A La Ronde
Two women with a flair for both adventure and artful clutter created this singular round home.
Completed in 1796, the one-of-a-kind, 16-sided home known as A La Ronde was built to the specifications of a woman with no allegiance to the ordinary.
Several years before, Jane Parminter – the daughter of a wealthy Devon wine merchant – embarked on a grand tour of Europe. She was accompanied by her sister Elizabeth, a girlhood friend from London, and her orphaned cousin Mary, who would later become Jane’s ward. The four women spent ten years exploring and collecting souvenirs from around the continent, stopping in France, Italy, Germany, Switzerland, and likely also Spain and Portugal.
By most accounts, Jane was the visionary behind A La Ronde. The house was built for Jane and Mary upon their return, as both a home and a display case of sorts for the treasures they collected along their journey. The inspiration behind the building’s design is often attributed to the Basilica of San Vitale in Ravenna, with its many-sided shape and vaulted octagonal tower. The finished structure consists of 20 rooms, all intricately decorated by the cousins themselves.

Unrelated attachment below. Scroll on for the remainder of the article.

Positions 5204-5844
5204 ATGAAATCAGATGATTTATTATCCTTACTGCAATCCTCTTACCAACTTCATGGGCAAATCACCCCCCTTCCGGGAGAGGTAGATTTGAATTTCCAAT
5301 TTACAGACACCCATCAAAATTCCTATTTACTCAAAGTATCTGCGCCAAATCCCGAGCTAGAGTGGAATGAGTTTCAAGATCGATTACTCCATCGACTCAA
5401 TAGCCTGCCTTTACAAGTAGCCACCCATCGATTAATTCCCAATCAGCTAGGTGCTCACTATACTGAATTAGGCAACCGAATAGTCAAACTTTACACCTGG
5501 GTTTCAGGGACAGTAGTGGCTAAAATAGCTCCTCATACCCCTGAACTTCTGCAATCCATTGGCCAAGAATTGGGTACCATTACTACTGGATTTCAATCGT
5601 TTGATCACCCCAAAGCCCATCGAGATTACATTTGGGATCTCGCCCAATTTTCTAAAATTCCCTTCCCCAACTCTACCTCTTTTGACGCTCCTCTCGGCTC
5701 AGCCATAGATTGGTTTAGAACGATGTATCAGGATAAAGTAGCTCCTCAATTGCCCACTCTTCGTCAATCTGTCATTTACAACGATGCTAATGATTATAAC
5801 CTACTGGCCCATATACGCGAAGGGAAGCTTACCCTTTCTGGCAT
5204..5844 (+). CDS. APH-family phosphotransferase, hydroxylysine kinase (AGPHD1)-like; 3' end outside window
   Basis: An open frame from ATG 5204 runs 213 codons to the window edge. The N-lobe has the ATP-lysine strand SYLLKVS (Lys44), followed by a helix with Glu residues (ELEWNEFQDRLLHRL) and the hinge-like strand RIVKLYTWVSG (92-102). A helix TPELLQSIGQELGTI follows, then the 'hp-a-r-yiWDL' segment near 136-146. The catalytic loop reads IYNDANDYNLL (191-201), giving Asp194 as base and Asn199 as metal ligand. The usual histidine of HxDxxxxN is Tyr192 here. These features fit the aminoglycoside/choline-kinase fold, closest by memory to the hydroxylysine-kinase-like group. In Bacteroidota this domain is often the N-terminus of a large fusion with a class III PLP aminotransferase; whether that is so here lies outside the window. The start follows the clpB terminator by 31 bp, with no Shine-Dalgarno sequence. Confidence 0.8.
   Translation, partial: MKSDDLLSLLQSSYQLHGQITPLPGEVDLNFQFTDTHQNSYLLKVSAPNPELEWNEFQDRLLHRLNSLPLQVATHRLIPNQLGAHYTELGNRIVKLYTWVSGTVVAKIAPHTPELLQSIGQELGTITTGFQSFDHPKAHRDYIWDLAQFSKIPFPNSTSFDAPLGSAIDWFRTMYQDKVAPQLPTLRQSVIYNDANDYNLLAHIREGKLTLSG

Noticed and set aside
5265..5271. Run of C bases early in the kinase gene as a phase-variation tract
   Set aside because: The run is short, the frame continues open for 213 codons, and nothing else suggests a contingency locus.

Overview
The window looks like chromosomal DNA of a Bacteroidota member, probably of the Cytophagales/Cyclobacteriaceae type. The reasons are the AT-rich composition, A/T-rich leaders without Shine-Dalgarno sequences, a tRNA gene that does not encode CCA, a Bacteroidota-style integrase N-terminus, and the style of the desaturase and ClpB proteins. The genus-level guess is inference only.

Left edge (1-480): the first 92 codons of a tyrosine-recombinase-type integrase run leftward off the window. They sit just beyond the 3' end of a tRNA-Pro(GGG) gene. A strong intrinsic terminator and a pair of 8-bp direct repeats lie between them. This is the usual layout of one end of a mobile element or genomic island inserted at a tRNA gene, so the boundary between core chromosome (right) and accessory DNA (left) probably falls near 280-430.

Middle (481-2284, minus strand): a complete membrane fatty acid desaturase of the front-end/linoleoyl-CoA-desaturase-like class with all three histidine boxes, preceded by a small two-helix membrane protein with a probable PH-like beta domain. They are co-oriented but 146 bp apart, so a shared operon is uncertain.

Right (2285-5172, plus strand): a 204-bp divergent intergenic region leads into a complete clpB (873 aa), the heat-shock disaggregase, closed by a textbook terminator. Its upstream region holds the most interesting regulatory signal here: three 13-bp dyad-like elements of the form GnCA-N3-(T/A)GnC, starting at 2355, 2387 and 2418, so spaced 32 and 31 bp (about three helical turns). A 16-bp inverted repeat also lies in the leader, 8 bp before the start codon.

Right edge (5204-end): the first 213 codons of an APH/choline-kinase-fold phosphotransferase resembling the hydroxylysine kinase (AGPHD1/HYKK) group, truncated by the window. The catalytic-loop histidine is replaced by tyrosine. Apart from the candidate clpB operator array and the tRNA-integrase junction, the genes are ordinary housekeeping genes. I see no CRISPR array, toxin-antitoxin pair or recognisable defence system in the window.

The fantastical details making up A La Ronde’s interior are nearly too many to catalogue. Seemingly every last bit of space has been ornamented in some fashion, using feathers, shells, cut paper, stones and handpainted patterns. There are hidden cupboards inside the walls, and a full-to-bursting curiosity cabinet displaying some of the cousin’s favorite treasures, including several watercolor paintings. The home’s most notable room is a gallery space covered from floor to ceiling in shells, feathers, glass, bones, and a whole other mélange of odds and ends.
Jane and Mary lived in their beloved, peculiar home for many years, until Jane’s death in 1811. Neither woman ever married. Jane’s will specifically mandated that the house must be kept intact and inherited only by “unmarried kinswomen.” The second of those stipulations held true until 1886, when the house was transferred to the Reverend Oswald Reichel, a brother of an occupant. The first stipulation has fared better. Thanks to the work of the National Trust, A La Ronde will continue to delight and confuse visitors for many years to come.
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